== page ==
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Bad Pharma: How Medicine is Broken, And How We Can Fix It
 
 

Bad Pharma: How Medicine is Broken, And How We Can Fix It [Kindle Edition]

Ben Goldacre
4.5 out of 5 stars  See all reviews (242 customer reviews)

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Review

From the reviews of Bad Science:

From an expert with a mail-order PhD to debunking the myths of homeopathy, Ben Goldacre talks the reader through some notable cases and shows how you don t need a science degree to spot bad science yourself Independent (Book of the Year)

His book aims to teach us better, in the hope that one day we write less nonsense Daily Telegraph (Book of the Year)

For sheer savagery, the illusion-destroying, joyous attack on the self-regarding, know-nothing orthodoxies of the modern middle classes, Bad Science cannot be beaten. You ll laugh your head off, then throw all those expensive health foods in the bin Trevor Phillips, Observer (Book of the Year)

Unmissable...laying about himself in a froth of entirely justified indignation, Goldacre slams the mountebanks and bullsh*tters who misuse science. Few escape: drug companies, self-styled nutritionists, deluded researchers and journalists all get thoroughly duffed up. It is enormously enjoyable' --The Times (Book of the Year)

Product Description

Ben Goldacre puts the $600bn global pharmaceutical industry under the microscope. What he reveals is a fascinating, terrifying mess. ***Now updated with the latest government responses to the book***

Doctors and patients need good scientific evidence to make informed decisions. But instead, companies run bad trials on their own drugs, which distort and exaggerate the benefits by design. When these trials produce unflattering results, the data is simply buried. All of this is perfectly legal. In fact, even government regulators withhold vitally important data from the people who need it most. Doctors and patient groups have stood by too, and failed to protect us. Instead, they take money and favours, in a world so fractured that medics and nurses are now educated by the drugs industry.

The result: patients are harmed in huge numbers.

Ben Goldacre is Britain’s finest writer on the science behind medicine, and ‘Bad Pharma’ is the book that finally prompted Parliament to ask why all trial results aren’t made publicly available – this edition has been updated with the latest news from the select committee hearings. Let the witty and indefatigable Goldacre show you how medicine went wrong, and what you can do to mend it.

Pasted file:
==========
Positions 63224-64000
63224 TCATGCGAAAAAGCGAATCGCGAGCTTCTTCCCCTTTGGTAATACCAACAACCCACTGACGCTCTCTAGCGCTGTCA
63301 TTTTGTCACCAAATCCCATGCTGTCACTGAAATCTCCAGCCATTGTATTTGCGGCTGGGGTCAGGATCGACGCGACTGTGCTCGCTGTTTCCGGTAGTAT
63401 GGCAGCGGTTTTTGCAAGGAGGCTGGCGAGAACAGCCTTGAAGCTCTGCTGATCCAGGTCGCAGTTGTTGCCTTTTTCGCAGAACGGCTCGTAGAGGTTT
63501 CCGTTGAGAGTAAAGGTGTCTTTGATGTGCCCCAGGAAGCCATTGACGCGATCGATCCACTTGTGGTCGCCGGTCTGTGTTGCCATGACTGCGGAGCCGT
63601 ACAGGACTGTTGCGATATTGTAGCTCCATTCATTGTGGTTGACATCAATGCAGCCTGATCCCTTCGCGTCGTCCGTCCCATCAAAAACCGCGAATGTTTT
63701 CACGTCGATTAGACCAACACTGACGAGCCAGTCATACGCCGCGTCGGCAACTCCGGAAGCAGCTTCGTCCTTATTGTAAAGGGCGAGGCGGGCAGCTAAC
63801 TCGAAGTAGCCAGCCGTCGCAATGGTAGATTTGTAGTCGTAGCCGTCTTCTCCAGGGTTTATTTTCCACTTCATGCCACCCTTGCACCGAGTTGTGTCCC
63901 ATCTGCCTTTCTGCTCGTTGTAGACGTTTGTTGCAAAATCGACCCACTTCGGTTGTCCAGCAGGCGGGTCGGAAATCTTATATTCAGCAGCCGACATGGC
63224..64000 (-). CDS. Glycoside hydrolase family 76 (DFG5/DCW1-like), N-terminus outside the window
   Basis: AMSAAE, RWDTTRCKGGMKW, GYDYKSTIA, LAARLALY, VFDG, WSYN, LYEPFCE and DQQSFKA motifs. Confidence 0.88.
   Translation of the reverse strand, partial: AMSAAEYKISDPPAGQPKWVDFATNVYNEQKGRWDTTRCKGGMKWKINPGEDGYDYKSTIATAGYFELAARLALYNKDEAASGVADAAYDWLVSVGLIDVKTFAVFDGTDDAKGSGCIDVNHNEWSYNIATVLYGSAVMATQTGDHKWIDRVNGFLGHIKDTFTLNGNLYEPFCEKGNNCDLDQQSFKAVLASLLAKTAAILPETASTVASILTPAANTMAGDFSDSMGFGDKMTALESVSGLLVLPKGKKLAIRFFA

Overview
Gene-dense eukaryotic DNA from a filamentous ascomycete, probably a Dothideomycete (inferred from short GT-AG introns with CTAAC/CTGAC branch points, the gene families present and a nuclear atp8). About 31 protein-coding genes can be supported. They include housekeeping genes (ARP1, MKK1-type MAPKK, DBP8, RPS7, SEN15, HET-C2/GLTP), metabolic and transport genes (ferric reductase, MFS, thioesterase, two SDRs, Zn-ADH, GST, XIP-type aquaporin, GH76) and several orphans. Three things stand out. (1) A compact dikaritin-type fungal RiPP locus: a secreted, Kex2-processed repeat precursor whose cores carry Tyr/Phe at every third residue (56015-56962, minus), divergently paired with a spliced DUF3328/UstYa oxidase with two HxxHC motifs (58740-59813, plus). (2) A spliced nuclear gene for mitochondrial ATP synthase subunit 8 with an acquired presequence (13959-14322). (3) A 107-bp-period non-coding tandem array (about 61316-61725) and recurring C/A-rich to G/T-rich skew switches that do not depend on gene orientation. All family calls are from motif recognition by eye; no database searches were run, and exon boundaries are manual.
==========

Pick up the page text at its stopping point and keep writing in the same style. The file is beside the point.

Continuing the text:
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More About the Author

Ben Goldacre is a doctor and science writer who has written the ' Bad Science ' column in the Guardian since 2003. His work focuses on unpicking the evidence behind misleading claims from journalists, the pharmaceutical industry, alternative therapists, and government reports. He has made a number of documentaries for BBC Radio 4, and his book Bad Science reached Number One in the nonfiction charts, has sold over 500,000 copies, and is available in 22 countries.

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Customer Reviews

Most Helpful Customer Reviews
95 of 96 people found the following review helpful
By andrewp
Format:Paperback
This is an impressive book on a serious subject which at times really is a matter of life and death. It can be read by anyone interested in the pharmaceutical industry, and doesn't require any previous knowledge of medicine or even science in general.

The tone is chatty enough to keep you interested, while remaining relatively well structured. I think you will get an idea of whether you would enjoy this book by first watching either of Ben Goldacre's TED talks: if you finish watching them and think "I want to know more" then this book is going to be just the thing for you.

There is no hint of conspiracy theory in this book. Goldacre sticks to a sober recounting of the problems, and he is meticulous about backing up what he says with references, with particular emphasis on systematic reviews, which is important given the subject matter of the book. He never gets into politics, but concentrates on actual, proven real-world harms and benefits.

I also appreciate that despite the massive size of the problems he's describing, he manages to avoid despair and gives recommendations appropriate for the different sections of his readership. I thought the section on conflicts of interest was subtly thought-out and proves that Goldacre is not simply "anti-pharma" and has considered carefully how things could actually be changed in practice.

It's by no means an uplifting and easy read, but it is a fantastic book and fully worth the effort. And who knows, even if you're not a healthcare professional, you may be able to contribute to solving these problems by raising awareness.
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13 of 13 people found the following review helpful
By Dr. Nicholas P. G. Davies TOP 1000 REVIEWER VINE VOICE
Format:Kindle Edition|Verified Purchase